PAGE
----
0
extract
Sat 28th Dec 2013

Robot Rampage - thanks to Epic for sending in this fantastic picture of his Chistmas Scene with Poseable Robot. I've taken the liberty of adding slightly more fearsome face by the power of PhotoShop. Look out carol singers! He's behind you!

Thanks for sending the picture Epic!


Keep up to date: Receive the latest blog post by email

Rate this post:



This poseable robot is one of the paper projects I've produced for Brother's Creative Centre

It is now available to download for free on their website. Have fun!


The robot has a moveable head, poseable arms and poseable legs.


Bend his arms and legs and let him relax.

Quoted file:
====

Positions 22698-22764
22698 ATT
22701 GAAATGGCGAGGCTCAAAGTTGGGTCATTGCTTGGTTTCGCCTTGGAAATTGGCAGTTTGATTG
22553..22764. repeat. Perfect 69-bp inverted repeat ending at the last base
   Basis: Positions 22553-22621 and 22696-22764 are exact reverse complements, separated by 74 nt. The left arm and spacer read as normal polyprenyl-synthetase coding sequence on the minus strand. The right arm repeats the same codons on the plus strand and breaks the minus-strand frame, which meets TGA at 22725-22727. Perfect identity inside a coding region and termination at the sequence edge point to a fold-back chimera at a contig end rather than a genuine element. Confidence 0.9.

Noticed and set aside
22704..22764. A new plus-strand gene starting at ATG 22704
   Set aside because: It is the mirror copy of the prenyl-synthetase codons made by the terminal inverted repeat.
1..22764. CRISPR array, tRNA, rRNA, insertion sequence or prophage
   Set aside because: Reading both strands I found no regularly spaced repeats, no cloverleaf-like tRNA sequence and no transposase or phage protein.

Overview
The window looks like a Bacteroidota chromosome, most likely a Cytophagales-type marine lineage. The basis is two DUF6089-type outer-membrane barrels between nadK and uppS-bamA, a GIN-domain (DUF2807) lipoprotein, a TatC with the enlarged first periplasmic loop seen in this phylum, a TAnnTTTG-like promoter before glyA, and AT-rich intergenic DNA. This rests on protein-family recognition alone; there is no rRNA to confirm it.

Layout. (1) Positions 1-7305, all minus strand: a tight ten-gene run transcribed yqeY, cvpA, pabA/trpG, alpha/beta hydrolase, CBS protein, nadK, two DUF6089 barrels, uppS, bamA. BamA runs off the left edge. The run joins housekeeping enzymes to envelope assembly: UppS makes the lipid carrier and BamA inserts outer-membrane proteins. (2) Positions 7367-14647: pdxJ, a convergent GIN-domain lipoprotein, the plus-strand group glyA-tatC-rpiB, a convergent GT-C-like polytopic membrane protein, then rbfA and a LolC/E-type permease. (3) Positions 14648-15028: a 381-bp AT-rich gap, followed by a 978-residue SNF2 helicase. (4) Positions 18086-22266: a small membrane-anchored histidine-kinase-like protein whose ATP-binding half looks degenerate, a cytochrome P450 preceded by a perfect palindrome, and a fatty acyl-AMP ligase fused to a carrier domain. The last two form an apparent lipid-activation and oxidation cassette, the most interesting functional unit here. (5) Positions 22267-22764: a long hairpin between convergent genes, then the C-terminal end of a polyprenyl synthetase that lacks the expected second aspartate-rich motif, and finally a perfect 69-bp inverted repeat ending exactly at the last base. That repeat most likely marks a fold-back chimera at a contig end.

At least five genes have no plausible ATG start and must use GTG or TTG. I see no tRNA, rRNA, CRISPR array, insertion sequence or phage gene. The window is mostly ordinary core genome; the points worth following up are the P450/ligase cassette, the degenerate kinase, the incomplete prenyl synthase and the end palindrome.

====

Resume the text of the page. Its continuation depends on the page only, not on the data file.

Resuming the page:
Or strike a balanced, robot dancer pose!


Keep up to date: Receive the latest blog post by email

Rate this post:



I'm still fiddling with the drive for the Clockwork Mouse and Flex-Robot projects. I'm aiming to create a drive which I can fit into a base box which I could then expand with other parts such as crank slider or cam if they were needed in future projects. Here is the latest mech that I have come up with. The handle is turned and the crank shaft drives the shaded area up and down.

It works really smoothly, there is nothing to catch or snag and I can add extra bits fairly easily if I choose to.


This unshaded close up gives you a better idea of what is going on inside the box. Plenty of room there for other mechanisms if needed.


The clockwork mouse model doesn't need any extra mechanisms so I've created this slimmed down version. I'll be putting this bare scotch yoke mech on the site tomorrow for you to play with. It must be mk iii or mk iv by now!